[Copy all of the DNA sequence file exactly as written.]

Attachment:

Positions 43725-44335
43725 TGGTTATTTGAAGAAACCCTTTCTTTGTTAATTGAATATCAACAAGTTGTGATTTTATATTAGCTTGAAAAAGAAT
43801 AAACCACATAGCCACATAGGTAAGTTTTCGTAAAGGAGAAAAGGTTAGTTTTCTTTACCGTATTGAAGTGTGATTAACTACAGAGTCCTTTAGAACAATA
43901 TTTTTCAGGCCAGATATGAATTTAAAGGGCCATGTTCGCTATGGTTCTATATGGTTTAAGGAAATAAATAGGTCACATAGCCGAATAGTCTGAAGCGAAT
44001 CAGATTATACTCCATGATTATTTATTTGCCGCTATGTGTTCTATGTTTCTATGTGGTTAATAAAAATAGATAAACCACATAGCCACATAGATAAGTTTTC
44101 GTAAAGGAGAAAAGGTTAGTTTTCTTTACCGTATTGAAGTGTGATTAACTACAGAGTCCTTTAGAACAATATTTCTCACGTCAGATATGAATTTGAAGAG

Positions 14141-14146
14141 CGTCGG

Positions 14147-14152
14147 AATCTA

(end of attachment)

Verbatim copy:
Positions 43725-44335
43725 TGGTTATTTGAAGAAACCCTTTCTTTGTTAATTGAATATCAACAAGTTGTGATTTTATATTAGCTTGAAAAAGAAT
43801 AAACCACATAGCCACATAGGTAAGTTTTCGTAAAGGAGAAAAGGTTAGTTTTCTTTACCGTATTGAAGTGTGATTAACTACAGAGTCCTTTAGAACAATA
43901 TTTTTCAGGCCAGATATGAATTTAAAGGGCCATGTTCGCTATGGTTCTATATGGTTTAAGGAAATAAATAGGTCACATAGCCGAATAGTCTGAAGCGAAT
44001 CAGATTATACTCCATGATTATTTATTTGCCGCTATGTGTTCTATGTTTCTATGTGGTTAATAAAAATAGATAAACCACATAGCCACATAGATAAGTTTTC
44101 GTAAAGGAGAAAAGGTTAGTTTTCTTTACCGTATTGAAGTGTGATTAACTACAGAGTCCTTTAGAACAATATTTCTCACGTCAGATATGAATTTGAAGAG

Positions 14141-14146
14141 CGTCGG

Positions 14147-14152
14147 AATCTA